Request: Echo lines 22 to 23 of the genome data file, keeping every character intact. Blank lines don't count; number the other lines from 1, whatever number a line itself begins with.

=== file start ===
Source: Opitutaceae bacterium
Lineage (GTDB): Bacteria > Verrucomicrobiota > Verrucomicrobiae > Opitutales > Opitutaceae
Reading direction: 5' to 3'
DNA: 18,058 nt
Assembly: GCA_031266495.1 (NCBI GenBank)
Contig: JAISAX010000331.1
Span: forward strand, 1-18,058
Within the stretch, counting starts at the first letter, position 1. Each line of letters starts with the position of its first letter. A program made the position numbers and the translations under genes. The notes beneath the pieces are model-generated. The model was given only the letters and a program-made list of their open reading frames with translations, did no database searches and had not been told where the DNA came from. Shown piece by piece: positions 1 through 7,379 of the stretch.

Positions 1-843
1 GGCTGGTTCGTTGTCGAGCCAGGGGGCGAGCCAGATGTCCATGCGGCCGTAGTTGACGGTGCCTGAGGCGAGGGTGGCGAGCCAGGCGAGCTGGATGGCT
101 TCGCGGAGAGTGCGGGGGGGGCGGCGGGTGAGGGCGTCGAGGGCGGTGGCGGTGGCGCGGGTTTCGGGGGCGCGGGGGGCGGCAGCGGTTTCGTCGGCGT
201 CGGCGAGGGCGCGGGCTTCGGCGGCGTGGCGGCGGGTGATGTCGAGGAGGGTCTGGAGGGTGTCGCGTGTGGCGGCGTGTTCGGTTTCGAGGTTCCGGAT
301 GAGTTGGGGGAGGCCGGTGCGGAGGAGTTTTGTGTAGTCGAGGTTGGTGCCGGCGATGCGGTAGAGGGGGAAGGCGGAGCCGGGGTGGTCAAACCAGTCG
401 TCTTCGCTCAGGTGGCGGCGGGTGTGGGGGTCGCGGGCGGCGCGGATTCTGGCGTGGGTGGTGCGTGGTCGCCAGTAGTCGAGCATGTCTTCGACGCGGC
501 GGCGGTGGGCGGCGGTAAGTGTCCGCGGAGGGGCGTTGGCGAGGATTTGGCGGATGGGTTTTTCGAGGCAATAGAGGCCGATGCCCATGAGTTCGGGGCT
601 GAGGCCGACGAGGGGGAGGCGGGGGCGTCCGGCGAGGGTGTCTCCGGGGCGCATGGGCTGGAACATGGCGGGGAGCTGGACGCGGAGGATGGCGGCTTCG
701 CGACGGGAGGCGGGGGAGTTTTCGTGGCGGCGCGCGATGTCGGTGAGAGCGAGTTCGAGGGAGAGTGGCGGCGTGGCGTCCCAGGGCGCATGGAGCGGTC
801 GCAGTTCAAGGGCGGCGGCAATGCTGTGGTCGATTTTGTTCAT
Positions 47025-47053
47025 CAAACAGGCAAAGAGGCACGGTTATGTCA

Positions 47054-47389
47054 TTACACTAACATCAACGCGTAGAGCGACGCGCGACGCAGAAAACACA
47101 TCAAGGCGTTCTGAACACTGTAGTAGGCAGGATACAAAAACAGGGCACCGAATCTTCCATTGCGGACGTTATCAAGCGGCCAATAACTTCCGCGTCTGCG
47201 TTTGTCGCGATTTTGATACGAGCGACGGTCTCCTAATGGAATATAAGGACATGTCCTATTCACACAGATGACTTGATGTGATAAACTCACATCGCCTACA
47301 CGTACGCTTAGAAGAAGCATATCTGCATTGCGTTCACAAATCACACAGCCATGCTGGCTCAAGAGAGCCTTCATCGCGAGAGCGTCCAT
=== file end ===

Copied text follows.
47054 TTACACTAACATCAACGCGTAGAGCGACGCGCGACGCAGAAAACACA
47101 TCAAGGCGTTCTGAACACTGTAGTAGGCAGGATACAAAAACAGGGCACCGAATCTTCCATTGCGGACGTTATCAAGCGGCCAATAACTTCCGCGTCTGCG